Every now and then, I think those of us who live in Colorado should play tourist and take in some of the sights that thrill our visitors from the rest of the country. There are lots of fun things to do, while still avoiding the silly places that only want to sell you a “genuine” arrowhead or a box of fudge. Not that there is anything wrong with a box of fudge.
One touristy spot I found very enjoyable was the Mollie Kathleen Gold Mine, just outside of Cripple Creek. If you are interested in Colorado’s history, you need to visit Cripple Creek and Victor to take in the remarkable mining past of our lovely state. The Mollie Mine was a very interesting place to spend some time. You first crowd into a very tight-fitting elevator just like the miners used to descend roughly 1,000 feet. As you plummet, I mean rapidly drop, you see flash before you dozens of old mine shafts running off into the darkness, where you can imagine the thousands of hard-working souls toiling away from late 1800s until the 1960s. And even though the miners are long gone, the legacy of their work is visible and will remain so centuries, as uncounted mine shafts bear moot testimony to their hard work.
But there is another part of mining’s legacy – highly toxic water, which is becoming an increasingly important threat from below. As noted in a recent news report, this toxic water problem exists across the nation but is poised to be particularly challenging in Colorado. As it turns out, the Earth is a tad wet as you tunnel down. Mines often must have massive pumps running to get rid of waste waters that naturally seep from the walls of the mine shafts. But what happens when the mine closes?
You likely recall the 2015 story about the Gold King Mine, when a cleanup crew inadvertently triggered the release of over 3 million gallons of very toxic and nasty water that had been slowly building up in an abandoned mine. Nationally (though mostly in the Rocky Mountain West) such collected waste water is rapidly approaching a crisis. A review of just 43 mining sites under federal control, the AP reported, suggests that more than 50 million gallons per day flows out into streams, rivers, and into water tables, the equivalent of roughly 2,000 tanker trucks of pestilence. In Colorado’s San Juan Mountains, experts estimate that the 400 or so former mine sites drain 15 million gallons per day into the region.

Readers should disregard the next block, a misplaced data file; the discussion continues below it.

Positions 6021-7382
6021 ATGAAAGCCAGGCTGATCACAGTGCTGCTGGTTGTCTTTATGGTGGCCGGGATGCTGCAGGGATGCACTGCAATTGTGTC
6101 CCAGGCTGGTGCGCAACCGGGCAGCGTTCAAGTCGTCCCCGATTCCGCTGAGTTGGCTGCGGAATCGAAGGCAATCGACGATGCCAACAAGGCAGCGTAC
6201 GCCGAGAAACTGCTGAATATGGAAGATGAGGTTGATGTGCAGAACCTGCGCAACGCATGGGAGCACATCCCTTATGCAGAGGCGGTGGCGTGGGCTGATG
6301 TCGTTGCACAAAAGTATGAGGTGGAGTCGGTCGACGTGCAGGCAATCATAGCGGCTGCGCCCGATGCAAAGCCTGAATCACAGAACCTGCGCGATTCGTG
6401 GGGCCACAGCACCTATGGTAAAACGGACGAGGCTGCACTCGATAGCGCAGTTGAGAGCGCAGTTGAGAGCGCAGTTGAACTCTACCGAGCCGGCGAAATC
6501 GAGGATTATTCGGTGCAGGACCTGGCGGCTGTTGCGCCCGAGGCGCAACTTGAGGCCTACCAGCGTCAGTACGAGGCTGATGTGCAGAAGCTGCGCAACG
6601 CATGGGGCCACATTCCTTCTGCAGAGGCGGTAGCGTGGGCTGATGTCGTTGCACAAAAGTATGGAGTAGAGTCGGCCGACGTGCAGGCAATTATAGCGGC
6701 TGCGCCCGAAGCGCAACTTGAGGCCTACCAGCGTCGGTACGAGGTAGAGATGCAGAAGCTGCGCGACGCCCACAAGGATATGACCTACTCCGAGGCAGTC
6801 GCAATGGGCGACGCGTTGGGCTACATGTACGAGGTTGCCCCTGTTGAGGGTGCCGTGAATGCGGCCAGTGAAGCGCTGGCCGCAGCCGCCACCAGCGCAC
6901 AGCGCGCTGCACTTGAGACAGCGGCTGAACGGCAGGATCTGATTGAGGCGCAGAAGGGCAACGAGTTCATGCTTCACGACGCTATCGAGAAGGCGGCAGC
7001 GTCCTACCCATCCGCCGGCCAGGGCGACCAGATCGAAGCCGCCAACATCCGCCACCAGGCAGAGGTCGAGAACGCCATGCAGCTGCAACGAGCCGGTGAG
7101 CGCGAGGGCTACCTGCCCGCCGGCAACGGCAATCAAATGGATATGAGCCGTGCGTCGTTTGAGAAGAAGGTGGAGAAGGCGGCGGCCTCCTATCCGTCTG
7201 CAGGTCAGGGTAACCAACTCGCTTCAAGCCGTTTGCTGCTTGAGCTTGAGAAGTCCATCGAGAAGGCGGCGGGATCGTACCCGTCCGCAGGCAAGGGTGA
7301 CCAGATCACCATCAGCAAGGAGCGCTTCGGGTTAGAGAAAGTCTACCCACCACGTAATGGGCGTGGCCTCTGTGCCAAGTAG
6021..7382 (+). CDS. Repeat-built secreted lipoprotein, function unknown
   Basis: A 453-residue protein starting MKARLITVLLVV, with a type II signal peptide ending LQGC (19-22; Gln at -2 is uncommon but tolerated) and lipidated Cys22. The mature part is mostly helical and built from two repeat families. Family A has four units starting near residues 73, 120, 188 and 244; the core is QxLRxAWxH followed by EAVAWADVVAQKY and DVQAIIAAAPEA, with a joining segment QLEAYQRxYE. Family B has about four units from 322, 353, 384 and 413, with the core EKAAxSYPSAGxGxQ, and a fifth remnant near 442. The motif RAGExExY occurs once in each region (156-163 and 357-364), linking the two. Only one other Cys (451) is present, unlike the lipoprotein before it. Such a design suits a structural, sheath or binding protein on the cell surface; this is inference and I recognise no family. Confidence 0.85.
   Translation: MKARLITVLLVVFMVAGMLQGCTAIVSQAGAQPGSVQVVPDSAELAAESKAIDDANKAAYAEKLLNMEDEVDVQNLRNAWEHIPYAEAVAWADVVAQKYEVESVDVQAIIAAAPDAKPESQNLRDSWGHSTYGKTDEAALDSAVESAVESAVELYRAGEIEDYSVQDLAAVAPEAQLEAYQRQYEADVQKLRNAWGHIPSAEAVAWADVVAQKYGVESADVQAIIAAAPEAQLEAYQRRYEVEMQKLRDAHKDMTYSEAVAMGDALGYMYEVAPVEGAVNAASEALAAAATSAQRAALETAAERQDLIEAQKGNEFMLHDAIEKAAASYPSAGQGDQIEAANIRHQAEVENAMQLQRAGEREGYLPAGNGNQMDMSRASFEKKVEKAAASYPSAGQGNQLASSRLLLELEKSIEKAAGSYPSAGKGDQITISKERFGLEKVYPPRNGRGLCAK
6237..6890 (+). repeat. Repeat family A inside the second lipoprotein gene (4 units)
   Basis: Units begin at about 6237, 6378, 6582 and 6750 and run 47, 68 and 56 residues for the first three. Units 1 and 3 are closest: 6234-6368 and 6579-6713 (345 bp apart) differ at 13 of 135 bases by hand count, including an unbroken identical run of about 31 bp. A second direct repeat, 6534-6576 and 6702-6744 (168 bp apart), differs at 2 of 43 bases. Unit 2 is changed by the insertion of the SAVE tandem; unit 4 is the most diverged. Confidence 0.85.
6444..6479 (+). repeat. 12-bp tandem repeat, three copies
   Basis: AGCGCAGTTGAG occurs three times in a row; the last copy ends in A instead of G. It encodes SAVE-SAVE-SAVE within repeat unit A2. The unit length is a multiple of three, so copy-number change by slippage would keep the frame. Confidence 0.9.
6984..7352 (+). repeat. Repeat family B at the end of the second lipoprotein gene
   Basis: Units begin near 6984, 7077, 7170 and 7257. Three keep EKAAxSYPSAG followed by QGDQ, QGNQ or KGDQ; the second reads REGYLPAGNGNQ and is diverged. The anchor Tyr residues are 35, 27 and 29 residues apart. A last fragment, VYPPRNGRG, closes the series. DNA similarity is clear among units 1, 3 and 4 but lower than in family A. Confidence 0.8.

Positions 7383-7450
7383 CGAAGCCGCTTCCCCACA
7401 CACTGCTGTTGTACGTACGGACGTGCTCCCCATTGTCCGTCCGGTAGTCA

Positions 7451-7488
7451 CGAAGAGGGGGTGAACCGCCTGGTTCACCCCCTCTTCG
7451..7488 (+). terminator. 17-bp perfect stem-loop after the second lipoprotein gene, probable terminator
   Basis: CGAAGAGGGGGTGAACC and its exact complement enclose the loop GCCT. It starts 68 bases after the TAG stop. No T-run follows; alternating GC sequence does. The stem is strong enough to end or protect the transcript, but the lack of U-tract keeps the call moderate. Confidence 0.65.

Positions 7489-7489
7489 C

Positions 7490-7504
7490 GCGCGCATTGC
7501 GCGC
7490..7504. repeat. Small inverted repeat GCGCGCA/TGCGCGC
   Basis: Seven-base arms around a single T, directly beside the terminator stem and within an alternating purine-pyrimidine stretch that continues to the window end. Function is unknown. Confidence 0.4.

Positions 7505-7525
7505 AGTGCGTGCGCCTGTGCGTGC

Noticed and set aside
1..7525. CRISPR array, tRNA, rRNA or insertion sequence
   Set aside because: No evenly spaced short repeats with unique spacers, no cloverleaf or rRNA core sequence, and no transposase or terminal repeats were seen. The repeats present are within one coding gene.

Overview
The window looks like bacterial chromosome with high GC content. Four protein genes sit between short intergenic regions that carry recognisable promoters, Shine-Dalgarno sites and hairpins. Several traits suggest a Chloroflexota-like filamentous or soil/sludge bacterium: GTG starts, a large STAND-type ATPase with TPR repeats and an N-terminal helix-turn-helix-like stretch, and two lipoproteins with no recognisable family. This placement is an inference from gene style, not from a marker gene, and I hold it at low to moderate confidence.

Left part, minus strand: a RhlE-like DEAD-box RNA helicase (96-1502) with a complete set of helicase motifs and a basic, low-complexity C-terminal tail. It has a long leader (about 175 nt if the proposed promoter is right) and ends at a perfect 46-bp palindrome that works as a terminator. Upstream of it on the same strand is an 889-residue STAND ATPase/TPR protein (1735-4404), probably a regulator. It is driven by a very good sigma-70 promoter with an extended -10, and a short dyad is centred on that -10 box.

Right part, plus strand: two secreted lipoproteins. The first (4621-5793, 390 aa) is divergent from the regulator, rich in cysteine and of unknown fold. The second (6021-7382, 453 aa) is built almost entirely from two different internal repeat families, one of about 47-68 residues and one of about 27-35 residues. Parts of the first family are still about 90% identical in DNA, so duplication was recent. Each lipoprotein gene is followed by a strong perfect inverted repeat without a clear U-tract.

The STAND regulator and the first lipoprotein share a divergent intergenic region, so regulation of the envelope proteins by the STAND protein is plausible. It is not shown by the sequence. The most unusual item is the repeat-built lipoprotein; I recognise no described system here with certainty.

So, let’s fix this, right?
Well, as you might imagine, the politics of toxic mine water is complex and tedious. First, we are confronted with the issue of who should pay? That’s not a hard question when, say, an existing company spills some nasty stuff into a local stream – we go after that company. But whom does one see about toxic water in a mine whose last owner died 50 years ago? How do you seek restitution from a company that folded during the Eisenhower Administration? Someone should do something, right?
Well, guess whose left to pick up the pieces? Yup, the federal government and to a lesser but still challenging degree, the state. Frankly, old stinky and dangerous water, currently trapped behind some type of barrier up in the mountains is not an issue that really fires people up. Sure, when there is a leak, people get upset, but all too often, what’s out of sight is soon out of mind. The result is — to seriously muddle my metaphors — a ticking time bomb of toxic water.
Decades ago the federal government created a “superfund sites” program to close off and mitigate some of the worst pollution in the country. Colorado is home to over twenty such sites, out of a national total of roughly 1,400. And there have been successes to be sure. But every day more water seeps into these underground lakes of toxins. If you haven’t listened to the lyrics of the old Harry Chapin song “The Rock” recently, I suggest you do, the metaphor is apt.
In political science classes, we teach about “the tragedy of the commons,” which basically says that when we as a nation or a state “own” something, people often think of it as a free good for anyone who wants it. I’ve previously written about such “free water” at the Gillette Flats spigot, and now I find myself concerned with the dirty water left over after the humans involved tainted it. If we only respond to crisises when toxic waters pour out, we risk greater damage at greater cost than if we were to take action now. The “commons water” is, to put it simply, our legacy now, too. I hope we can learn to take actions before we see another massive spill, but I doubt we will, which is a pity.
Hal Bidlack is a retired professor of political science and a retired Air Force lieutenant colonel who taught more than 17 years at the U.S. Air Force Academy in Colorado Springs.